DON’T SHOOT THE MESSENGER

By - CTL
August 29, 2017
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By Marcus Honesta.

“Neither snow nor rain nor heat nor gloom of night, stays these couriers from the swift completion of their appointed rounds”. It comes from the ancient Greek work of Herodotus describing the Angarium, the ancient Persian system of mounted postal carriers c. 500 B.C.

I don’t hate my postie; he is in fact a most affable fellow. Nor do I hold him responsible for the things he stuffs into my letterbox. I certainly do hate the electricity bills, the love letters from the Australian Taxation Department demanding money, and the junk mail that infests its tiny slot. But is this his fault? Does he have a choice? NO – he’s just doing his job.

“Don’t shoot the messenger”, is a sentiment that most likely dates back to the era of the Chinese Warring States, a period somewhere around 221BC. It meant commanders would honour an unwritten code in the conduct of war where emissaries and diplomatic envoys could go about their business of delivering messages without fear of being attacked.

You may wonder why I am writing about this topic in CTL? Well its simple. Australia Post is a vital component of the Australian Communications Community. They pretty well affect every man woman and child in this Nation. They (Australia Post) process around 1,000,000,000 letters a year and deliver to 11.5 million points across Australia? If that is not a good enough reason to discuss issues that affect them, then I don’t know what is.

I have heard some absurd reasons for not supporting the same sex marriage plebiscite but this has to be the best one yet.

The Communications, Electrical and Plumbing Union has sent a letter to Australia Post warning of its obligation under its own Act to refuse to post any mail that “does not meet current community standards of reasonableness, honesty and decency” or can be considered “offensive”.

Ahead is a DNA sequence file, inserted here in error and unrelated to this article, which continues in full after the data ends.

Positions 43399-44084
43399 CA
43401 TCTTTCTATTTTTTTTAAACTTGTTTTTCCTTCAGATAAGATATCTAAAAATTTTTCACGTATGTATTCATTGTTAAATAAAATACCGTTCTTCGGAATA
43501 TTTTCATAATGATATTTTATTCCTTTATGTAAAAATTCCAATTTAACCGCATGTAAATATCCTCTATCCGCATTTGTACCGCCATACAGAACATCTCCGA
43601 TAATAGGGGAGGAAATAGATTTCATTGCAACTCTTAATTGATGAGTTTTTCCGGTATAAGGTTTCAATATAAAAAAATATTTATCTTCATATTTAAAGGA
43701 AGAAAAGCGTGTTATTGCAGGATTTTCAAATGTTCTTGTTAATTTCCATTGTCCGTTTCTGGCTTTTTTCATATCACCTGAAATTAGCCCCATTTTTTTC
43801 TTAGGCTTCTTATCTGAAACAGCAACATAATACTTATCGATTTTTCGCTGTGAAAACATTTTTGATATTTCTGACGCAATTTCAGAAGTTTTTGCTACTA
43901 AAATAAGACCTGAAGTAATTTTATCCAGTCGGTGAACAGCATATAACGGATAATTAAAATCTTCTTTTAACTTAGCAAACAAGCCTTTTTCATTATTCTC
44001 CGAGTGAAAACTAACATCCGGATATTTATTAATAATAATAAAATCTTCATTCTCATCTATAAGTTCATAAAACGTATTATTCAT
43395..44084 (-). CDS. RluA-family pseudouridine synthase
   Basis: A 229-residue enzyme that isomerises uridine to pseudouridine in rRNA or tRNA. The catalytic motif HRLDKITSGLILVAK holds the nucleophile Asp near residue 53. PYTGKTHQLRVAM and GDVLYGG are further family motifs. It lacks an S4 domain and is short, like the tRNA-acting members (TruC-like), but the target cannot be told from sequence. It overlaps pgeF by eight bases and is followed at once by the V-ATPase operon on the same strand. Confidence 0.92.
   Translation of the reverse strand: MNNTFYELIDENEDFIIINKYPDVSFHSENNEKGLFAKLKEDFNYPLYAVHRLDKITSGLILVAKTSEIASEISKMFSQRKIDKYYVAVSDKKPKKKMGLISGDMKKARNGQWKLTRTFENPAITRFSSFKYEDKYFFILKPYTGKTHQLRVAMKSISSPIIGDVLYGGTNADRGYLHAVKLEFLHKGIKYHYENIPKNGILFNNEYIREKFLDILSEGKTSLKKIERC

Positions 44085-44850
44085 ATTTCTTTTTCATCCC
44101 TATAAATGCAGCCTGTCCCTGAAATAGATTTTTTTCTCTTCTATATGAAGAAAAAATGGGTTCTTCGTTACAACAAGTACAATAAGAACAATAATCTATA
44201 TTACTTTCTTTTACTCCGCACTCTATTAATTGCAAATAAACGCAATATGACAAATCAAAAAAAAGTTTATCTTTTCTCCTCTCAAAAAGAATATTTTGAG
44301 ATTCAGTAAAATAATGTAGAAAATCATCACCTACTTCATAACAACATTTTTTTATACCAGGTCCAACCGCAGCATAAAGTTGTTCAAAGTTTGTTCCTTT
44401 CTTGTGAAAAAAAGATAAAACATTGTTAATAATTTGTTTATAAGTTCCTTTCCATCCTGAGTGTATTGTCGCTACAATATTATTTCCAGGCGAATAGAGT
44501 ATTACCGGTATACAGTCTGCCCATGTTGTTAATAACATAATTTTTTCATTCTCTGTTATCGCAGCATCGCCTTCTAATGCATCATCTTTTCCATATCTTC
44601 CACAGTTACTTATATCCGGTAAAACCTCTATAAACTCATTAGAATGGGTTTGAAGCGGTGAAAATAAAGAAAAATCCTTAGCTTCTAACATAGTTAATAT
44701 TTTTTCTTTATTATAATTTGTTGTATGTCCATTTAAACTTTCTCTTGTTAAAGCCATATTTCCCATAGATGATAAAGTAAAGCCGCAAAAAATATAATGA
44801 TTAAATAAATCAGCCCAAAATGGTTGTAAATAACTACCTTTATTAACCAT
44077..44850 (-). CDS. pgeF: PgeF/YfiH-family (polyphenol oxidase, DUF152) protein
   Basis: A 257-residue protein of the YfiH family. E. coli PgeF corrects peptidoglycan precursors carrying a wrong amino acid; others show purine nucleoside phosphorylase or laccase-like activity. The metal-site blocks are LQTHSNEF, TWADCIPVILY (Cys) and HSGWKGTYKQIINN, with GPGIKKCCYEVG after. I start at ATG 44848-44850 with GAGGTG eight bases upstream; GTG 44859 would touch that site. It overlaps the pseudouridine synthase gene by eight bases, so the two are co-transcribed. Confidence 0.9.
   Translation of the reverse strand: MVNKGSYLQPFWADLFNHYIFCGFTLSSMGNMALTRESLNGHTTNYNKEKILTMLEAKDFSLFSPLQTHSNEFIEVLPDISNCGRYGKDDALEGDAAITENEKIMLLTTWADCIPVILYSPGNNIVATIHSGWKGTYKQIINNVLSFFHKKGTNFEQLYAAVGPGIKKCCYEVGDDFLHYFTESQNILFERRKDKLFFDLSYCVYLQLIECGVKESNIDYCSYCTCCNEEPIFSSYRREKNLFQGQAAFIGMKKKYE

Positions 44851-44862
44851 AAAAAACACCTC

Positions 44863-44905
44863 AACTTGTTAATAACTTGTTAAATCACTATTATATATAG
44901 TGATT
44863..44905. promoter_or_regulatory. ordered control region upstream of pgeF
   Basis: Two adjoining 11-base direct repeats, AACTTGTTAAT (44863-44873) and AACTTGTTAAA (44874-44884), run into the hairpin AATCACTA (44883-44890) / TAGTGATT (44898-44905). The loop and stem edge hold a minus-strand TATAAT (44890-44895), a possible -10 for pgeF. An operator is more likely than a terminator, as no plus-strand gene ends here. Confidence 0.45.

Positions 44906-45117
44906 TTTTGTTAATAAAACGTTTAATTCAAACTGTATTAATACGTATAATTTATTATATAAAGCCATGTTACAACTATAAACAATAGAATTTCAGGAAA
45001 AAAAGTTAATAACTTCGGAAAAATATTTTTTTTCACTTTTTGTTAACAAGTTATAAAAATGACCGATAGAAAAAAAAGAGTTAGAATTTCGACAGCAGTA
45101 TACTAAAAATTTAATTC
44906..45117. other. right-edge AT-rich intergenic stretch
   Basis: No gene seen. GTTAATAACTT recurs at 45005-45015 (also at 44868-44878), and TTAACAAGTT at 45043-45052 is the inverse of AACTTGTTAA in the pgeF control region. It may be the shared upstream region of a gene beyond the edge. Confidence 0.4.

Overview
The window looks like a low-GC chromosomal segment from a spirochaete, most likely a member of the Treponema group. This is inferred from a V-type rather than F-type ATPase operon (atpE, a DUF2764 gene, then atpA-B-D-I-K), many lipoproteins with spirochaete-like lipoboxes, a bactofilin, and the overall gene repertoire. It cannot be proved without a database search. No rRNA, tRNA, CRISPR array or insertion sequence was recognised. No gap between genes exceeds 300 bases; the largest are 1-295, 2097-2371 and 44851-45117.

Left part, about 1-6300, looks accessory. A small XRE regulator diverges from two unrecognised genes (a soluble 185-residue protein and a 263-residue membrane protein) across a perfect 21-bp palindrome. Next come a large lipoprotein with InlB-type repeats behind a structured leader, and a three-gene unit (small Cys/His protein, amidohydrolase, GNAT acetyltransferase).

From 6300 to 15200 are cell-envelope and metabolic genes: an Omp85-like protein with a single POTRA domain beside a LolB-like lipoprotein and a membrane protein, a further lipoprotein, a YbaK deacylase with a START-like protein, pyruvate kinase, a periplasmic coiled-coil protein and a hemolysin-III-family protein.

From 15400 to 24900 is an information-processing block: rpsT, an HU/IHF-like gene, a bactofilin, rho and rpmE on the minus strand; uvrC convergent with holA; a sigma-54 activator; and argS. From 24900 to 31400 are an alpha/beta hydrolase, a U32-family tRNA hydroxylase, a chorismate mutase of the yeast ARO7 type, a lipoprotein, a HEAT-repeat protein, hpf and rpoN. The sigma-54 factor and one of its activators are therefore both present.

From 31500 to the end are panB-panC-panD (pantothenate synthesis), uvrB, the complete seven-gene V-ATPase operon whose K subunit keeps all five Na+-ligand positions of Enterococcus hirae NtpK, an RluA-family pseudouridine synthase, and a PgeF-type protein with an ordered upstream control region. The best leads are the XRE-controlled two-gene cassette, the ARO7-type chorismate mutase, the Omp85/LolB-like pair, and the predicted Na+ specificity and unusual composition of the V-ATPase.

In the letter, CEPU Communications Division, divisional secretary Greg Rayner expressed concerns about the “heightened risk” to the “welfare” of posties forced to deliver the postal plebiscite if it is against their beliefs. Is he saying that the posties agree and support every letter or item that they deliver? Please!

“(We) have sought clarification from Australia Post on how the legislation governing the dissemination of offensive material will be interpreted during the postal survey,” he said. “We are seeking clarification of Australia Post’s plans, if any, to mitigate against a heightened risk to employee welfare while undertaking duties associated with this extraordinary process.”

The CEPU drew Australia Post’s attention to point 3.7 of the Unaddressed Mail Service Terms and Conditions Schedule under the Australia Post Act which states: “Any Article which contains text or images which (in Australia Post’s reasonable opinion) does not meet current community standards or expectations, or which may cause offence to a reasonable person, or which contains, or may contain, material which is defamatory or offensive, may be … refused.”

Really! There are plenty of ways to disagree with it (the same sex marriage plebiscites) content; for example vote YES; but to dress this action up in this absurd costume, is nothing short of ridiculous. It will be most difficult to support the same sex marriage plebiscite, if it is not delivered to us for us to vote on.

I believe that their actions are damaging the very cause that they purport to support; surely they (the posties) should go about their duties and let the people vote.

A spokeswoman for Australia Post said “in keeping with Australia Post’s obligation to provide postal services, we will be delivering the Australian Marriage Law Postal Survey to registered voters throughout Australia and overseas.”

But the spokeswoman said, “Australia Post will also deliver campaign material in line with our Terms & Conditions”.

We would do well to remember what the English philosopher John Stuart Mill (dubbed “the most influential English-speaking philosopher of the nineteenth century”) when he wrote in his essay on liberty:

If any opinion is compelled to silence, that opinion may, for aught we can certainly know, be true. To deny this is to assume our own infallibility. … Therefore, Mill concludes that suppression of opinion based on belief in infallible doctrine is dangerous.

John Stuart Mill 1806.

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